Change: How Much is Too Much? Image courtesy of Shutterstock.
Dr. Laurence T. Spring has served as an educator for 30 years, including 15 as a superintendent. He is a consultant to organizations and schools, specializing in change management and equity issues. He writes about the obstacles that prevent effective change management and how organizations can overcome them.
All leaders understand the importance of being able to affect change in their organizations. Your business environment shifts quickly and if you are unable to adjust, your organization can get left behind.
The necessity of change has also created a mindset that if a little change is good, more must be better, and a lot must be great. Most of the literature on change management is about how to make more change happen and very little is on whether to implement change. This is even though we intuitively know too much change can be detrimental to our organizations. In fact, more initiatives fail than are successful, with some researchers finding that less than 30% of organizational change efforts are successful.
The problem has always been in knowing how much change is too much. As leaders, we are prone to errors in thought leading us to overestimate how much change the organization can produce at any one time. We are prone to thinking that past initiatives are already part of the culture before they are solidified, we underestimate how much people will dislike an initiative, and we overestimate our leadership ability to manage initiatives. All of these factors lead us to plan more change than an organization can produce and highlight a need for an objective measure to monitor levels of change.
Organizations that consistently exceed their change production capacity create a condition of change-fatigue in their employees, which not only reduces effectiveness, but also produces resistance to further changes. When organization members reach a state of change fatigue, they become cynical and begin to provide only measured efforts for initiatives and routine work alike. The trick for leaders is to push the organization to produce as much change as it can, without consistently exceeding those limits.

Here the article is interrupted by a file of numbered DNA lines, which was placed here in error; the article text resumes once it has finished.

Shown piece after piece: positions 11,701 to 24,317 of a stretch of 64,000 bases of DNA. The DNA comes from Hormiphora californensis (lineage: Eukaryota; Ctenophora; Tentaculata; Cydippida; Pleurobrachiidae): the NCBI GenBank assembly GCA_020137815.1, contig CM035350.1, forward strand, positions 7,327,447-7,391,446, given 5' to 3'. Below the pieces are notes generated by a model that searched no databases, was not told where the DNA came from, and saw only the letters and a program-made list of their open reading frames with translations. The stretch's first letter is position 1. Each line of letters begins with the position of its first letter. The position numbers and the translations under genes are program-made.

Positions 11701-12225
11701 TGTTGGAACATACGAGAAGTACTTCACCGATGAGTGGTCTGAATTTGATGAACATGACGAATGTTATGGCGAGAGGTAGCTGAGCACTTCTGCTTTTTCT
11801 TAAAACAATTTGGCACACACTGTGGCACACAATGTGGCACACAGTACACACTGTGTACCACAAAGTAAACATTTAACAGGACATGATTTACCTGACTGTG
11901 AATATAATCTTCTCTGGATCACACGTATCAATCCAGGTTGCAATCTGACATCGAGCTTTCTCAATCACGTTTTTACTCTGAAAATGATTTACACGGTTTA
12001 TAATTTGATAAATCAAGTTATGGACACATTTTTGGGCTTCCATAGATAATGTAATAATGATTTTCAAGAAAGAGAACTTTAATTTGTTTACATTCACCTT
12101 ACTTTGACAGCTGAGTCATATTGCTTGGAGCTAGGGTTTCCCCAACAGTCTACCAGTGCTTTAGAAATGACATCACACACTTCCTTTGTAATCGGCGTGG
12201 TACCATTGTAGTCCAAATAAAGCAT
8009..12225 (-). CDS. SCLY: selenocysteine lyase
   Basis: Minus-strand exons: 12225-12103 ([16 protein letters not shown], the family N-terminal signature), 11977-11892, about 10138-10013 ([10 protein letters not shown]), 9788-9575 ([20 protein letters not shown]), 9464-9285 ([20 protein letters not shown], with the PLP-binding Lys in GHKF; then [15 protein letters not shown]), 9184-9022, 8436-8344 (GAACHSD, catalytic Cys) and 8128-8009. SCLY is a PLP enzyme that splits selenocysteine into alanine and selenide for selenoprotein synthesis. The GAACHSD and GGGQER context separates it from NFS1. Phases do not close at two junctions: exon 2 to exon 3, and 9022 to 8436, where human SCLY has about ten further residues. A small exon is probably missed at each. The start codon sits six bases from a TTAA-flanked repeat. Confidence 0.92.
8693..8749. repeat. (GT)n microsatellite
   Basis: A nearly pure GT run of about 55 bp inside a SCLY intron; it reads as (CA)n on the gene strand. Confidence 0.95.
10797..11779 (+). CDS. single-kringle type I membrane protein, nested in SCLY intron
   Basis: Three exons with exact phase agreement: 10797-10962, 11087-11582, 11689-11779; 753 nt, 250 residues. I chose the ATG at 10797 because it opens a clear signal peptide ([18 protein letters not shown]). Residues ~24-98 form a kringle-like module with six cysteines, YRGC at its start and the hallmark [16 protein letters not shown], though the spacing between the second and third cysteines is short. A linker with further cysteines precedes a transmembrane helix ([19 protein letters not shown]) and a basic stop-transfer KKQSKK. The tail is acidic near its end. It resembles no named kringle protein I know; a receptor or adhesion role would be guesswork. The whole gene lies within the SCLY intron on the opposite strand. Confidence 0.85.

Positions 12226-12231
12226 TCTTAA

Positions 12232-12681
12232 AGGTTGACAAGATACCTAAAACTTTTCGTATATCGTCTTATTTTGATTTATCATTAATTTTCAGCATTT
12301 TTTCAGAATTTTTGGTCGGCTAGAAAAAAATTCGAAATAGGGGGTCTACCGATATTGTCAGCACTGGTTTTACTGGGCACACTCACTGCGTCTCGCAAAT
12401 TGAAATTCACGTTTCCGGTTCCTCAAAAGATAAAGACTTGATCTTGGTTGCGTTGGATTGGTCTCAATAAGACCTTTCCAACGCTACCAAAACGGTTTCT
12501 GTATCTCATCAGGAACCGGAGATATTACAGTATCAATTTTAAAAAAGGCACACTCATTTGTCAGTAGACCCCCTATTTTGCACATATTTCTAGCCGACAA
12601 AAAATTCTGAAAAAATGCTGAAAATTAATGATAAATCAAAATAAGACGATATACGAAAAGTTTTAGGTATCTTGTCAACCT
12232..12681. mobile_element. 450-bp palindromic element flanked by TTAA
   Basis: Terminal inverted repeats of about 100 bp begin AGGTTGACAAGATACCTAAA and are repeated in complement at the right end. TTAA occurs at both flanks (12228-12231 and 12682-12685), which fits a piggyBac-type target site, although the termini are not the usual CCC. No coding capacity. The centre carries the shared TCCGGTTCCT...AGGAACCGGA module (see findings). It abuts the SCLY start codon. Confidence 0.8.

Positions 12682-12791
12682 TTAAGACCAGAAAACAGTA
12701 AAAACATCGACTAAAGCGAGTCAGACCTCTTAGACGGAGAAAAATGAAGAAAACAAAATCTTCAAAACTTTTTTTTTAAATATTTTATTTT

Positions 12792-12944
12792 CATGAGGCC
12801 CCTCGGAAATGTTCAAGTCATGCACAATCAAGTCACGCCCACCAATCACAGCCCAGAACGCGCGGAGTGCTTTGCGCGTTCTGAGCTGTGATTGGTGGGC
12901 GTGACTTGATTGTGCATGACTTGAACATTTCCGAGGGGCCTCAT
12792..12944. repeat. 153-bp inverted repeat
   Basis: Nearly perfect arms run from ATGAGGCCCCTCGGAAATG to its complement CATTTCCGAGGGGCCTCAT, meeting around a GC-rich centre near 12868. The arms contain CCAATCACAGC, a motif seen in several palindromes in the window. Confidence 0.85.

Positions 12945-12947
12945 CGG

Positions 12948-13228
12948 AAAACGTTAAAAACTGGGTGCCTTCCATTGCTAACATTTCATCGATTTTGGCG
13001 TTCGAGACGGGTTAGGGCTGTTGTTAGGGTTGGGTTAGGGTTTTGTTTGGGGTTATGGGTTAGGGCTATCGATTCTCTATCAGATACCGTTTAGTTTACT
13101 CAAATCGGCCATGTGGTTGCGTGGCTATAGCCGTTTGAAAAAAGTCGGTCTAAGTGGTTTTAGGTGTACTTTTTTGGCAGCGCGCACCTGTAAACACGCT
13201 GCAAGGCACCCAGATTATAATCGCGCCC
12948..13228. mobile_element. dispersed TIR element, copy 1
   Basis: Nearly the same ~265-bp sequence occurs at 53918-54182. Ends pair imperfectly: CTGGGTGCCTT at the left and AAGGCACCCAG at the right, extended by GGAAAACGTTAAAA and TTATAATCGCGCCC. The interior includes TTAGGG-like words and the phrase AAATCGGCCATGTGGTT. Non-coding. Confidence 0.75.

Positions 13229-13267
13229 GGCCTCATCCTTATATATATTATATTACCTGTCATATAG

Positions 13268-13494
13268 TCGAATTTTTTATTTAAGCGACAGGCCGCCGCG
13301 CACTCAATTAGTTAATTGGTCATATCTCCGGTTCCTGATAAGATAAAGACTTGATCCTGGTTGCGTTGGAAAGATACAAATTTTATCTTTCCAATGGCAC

But how are leaders to know how much change is too much? Measuring the magnitude of change efforts is an emerging concept with only a few commercial tools available. Despite the limited resources, there are a set of concepts that can be very helpful to leaders and managers of change efforts.
The magnitude of effort an initiative takes can be thought of as a function of the percentage of the organization that will have to change its behavior with that initiative, those people’s affinity for that initiative, and the depth of that initiative. The first variable, membership, is a simple measurement of the number of people affected by the initiative divided by the total number of employees in the organization. If more than 40% of the members are affected, the variable gets a maximum score of five.
The second variable, affinity, represents the degree to which the initiative conflicts with members beliefs and how much trust members have in the leader of the change effort. When the conflict with beliefs is high, or the trust is low, a maximum score is called for. The last variable, depth, is the intersection of interdependence and complexity related to the initiative. Initiatives that require high degrees of interdependence or are highly complex will require more energy.
Each of these variables is rated on a five point scale and the values multiplied. Initiatives with maximum values in all three categories would require 125 Change Value Units, or CVUs. Organizations can generally successfully implement initiatives that require less than 80 CVUs as long as they are not demanding more than 225 CVUs, collectively.
Initiatives are also implemented with change management strategies and therefore do not use the same amount of energy throughout the rollout. During a typical five-phase rollout, consisting of planning, ramping up, implementation, acclimatization and normalization, maximum energy would be used during implementation and far less during normalization and very little during planning.
By calculating the amount of energy associated with each initiative and mapping the phases of each roll out, leaders can more effectively monitor when their organization is nearing or exceeding capacity producing change and make adjustments if there is unused capacity or if they are on a path toward change fatigue.
Each initiative can be mapped across the rollout, allowing leaders to look at the cumulative totals of change effort for all initiatives. This view helps leaders to be more objective in their estimates of how much change they are demanding of their organization by both quantifying change effort as well as keeping initiatives in the equation until normalization is complete.
Planning change well is important for an effective organization, but so is planning for stability. Don’t forget to ask yourself how much change you have happening before you implement the next initiative.